Vyšehrad –a symphonic poem from Bedřich Smetana’s My Country

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The first poem from Bedřich Smetana’s My Country, Vyšehrad, composed between  1874 and 1875, celebrates a symbol of the very beginning of the Czech state and its mythical past.

Vyšehrad is the first symphonic poem from Bedřich Smetana’s Má vlast (My Country). While working on it, the composer left this painful note on his sheet music: “Written during a bout of ear disease.”

Vyšehrad starts with the tones of harps representing the medieval singer Lumír and transitions into a musical description of the monumental castle on a cliff above the Vltava River. The cadence of the music evokes history and celebrates a symbol of the very beginning of the Czech state and its mythical past. Vyšehrad, now a place of reverence in Prague, was the seat of the first Czech kings.

Bedřich Smetana, photo: Jan Mulač, CC0

The figurative crown of Vyšehrad hill is its pseudo-gothic church, which is quite a contrast to the monumental cliff on which it stands. A motive representing Vyšehrad castle appears three times in Smetana’s Má vlast. First in Vyšehrad, then again at the end of Vltava, and, for the third and final time, in Blaník along with a hussite choral.

The composer himself said this about his work: “The harps of the prophets start it off, singing songs about the fame, tournaments, and battles of Vyšehrad, all the way up to its decline and ruin. The composition ends in an elegiac tone…”

Smetana said that he was inspired to write the harp-filled introductory motive on the night of the twentieth of October 1874, the same night that he went deaf. Because of his worsening deafness, Smetana was forced to leave his position as principal conductor of the Provisional Theatre. Nonetheless, he was able to finish Vyšehrad in mid-November 1874. Vltava followed three weeks later, and Šárka was finished in February 1875.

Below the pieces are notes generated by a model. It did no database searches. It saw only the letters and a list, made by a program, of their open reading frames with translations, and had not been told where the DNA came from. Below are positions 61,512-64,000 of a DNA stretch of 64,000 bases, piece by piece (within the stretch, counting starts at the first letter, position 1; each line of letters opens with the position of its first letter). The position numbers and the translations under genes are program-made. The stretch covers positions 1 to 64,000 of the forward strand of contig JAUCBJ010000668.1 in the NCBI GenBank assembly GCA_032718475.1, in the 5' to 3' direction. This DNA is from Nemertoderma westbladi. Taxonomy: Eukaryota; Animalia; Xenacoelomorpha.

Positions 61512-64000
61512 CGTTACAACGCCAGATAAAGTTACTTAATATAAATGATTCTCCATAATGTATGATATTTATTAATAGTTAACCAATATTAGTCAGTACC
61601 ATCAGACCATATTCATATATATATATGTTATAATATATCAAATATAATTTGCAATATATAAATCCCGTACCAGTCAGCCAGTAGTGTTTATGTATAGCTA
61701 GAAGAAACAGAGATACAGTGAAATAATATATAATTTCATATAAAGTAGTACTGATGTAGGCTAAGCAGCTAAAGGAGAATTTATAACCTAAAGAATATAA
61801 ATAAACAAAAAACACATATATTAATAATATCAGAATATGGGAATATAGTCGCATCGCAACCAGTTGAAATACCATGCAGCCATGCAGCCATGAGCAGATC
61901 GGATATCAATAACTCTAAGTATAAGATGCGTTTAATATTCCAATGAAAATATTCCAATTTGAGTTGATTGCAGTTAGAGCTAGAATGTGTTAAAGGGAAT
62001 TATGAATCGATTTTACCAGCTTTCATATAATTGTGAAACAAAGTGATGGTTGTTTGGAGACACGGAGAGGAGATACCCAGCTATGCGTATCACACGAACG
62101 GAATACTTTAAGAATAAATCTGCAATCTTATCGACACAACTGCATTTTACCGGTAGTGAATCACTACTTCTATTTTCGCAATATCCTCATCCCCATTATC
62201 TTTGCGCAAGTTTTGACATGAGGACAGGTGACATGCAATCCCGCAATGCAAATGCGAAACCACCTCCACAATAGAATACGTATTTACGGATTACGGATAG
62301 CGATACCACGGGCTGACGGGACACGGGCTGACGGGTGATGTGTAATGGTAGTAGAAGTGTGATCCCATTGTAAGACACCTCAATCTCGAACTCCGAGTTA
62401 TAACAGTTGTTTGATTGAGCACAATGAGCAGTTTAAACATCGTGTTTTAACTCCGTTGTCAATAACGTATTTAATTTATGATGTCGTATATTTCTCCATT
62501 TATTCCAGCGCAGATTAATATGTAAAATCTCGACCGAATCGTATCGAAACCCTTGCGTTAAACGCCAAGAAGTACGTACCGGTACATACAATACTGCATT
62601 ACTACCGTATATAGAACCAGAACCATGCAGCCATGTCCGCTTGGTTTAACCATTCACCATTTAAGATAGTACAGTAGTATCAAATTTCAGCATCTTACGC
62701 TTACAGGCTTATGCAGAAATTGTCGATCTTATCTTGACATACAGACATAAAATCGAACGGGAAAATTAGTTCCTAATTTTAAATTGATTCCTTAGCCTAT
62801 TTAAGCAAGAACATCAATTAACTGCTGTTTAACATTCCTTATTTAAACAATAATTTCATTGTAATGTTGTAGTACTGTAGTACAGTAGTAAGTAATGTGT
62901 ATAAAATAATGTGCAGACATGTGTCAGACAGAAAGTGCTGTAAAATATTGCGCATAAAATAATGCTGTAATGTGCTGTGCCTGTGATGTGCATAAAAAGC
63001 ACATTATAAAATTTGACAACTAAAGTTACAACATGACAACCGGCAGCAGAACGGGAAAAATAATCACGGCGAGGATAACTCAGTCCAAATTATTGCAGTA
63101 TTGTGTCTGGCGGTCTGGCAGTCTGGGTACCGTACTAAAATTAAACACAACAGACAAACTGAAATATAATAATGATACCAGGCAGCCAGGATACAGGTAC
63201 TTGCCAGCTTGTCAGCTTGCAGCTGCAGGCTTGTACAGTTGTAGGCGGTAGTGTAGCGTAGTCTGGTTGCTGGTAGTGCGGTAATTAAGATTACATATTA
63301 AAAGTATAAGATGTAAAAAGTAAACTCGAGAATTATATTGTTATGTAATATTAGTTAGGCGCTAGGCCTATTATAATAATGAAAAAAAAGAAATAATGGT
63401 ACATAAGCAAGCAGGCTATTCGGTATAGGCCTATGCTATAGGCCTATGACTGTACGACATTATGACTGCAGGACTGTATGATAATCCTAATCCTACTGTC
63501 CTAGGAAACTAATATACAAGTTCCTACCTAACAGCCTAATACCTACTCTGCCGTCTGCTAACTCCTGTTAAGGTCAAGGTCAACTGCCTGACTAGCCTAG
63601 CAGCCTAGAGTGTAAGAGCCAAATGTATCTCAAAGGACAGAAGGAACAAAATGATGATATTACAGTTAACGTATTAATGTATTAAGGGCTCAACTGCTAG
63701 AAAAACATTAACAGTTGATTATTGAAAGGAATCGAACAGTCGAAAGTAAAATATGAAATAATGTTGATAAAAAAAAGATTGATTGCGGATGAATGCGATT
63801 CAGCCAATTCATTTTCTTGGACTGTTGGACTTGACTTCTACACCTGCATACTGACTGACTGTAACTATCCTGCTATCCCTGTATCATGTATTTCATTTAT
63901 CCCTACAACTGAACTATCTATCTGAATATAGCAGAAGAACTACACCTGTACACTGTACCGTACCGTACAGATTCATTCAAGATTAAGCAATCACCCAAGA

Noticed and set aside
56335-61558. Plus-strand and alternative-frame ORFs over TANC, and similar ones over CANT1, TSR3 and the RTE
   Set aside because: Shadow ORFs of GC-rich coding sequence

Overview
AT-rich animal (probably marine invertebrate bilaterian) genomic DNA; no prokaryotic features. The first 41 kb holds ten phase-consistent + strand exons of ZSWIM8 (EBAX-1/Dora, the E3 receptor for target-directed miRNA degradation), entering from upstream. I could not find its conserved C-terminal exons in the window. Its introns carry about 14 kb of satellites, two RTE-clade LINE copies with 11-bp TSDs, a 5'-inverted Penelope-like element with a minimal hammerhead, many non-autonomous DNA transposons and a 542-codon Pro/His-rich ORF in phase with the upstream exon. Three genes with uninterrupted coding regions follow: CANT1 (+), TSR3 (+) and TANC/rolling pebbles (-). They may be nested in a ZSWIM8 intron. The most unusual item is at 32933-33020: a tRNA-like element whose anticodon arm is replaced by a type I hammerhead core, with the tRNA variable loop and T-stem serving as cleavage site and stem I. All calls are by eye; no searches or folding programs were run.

The first two pieces soon saw live performances: the premiere of Vyšehrad took place on the fourteenth of March 1875. At that point, its composer was unable to hear it. Writing in his diary on that day, Smetana noted: “Vyšehrad, my symphonic poem, was today finally played for the first time at a philharmonic performance: it received an encore. Even though I listened from the gallery, I did not hear anything.”

Radio theme

Illustrative photo: annca, Pixabay / CC0

Probably not many people today know when Vyšehrad was first used as the theme of Czechoslovak Radio. It was on the twenty-eighth of October 1933, ten days before today’s Czech Radio building opened on Vinohradská Street in Prague.

That makes Vyšehrad Czechia’s oldest radio theme and one of the oldest ones worldwide. It accompanied broadcasts throughout many trying times. In the years 1938, 1945, 1948, and 1968 for example, the monotonously repeated theme called the whole nation to their radios to listen to some of the most important news in Czech history.

Má Vlast – an iconic composition symbolizing the historical changes of the Czech state

Václav Talich, photo: Czech Television

The Czech Philharmonic Orchestra, which was only founded fourteen years after the first whole performance of Má vlast, first played the composition in 1901 at a performance in the Smíchov Brewery. Conductor Václav Talich chose it for the ensemble’s first live radio performance in 1925. During the Nazi occupation, Talich performed Má vlast to bolster national confidence. He could do so after being brave enough to perform the composition in Berlin and Dresden, where Goebbels himself invited him to play.

Five years later, Rafael Kubelík decided to perform Má vlast at a concert celebrating the first free post-war elections. After the fall of the Iron Curtain in 1990, Kubelík performed it at the opening of the Prague Spring International Music Festival. It was his first performance after a triumphant return from forty-one years in exile.

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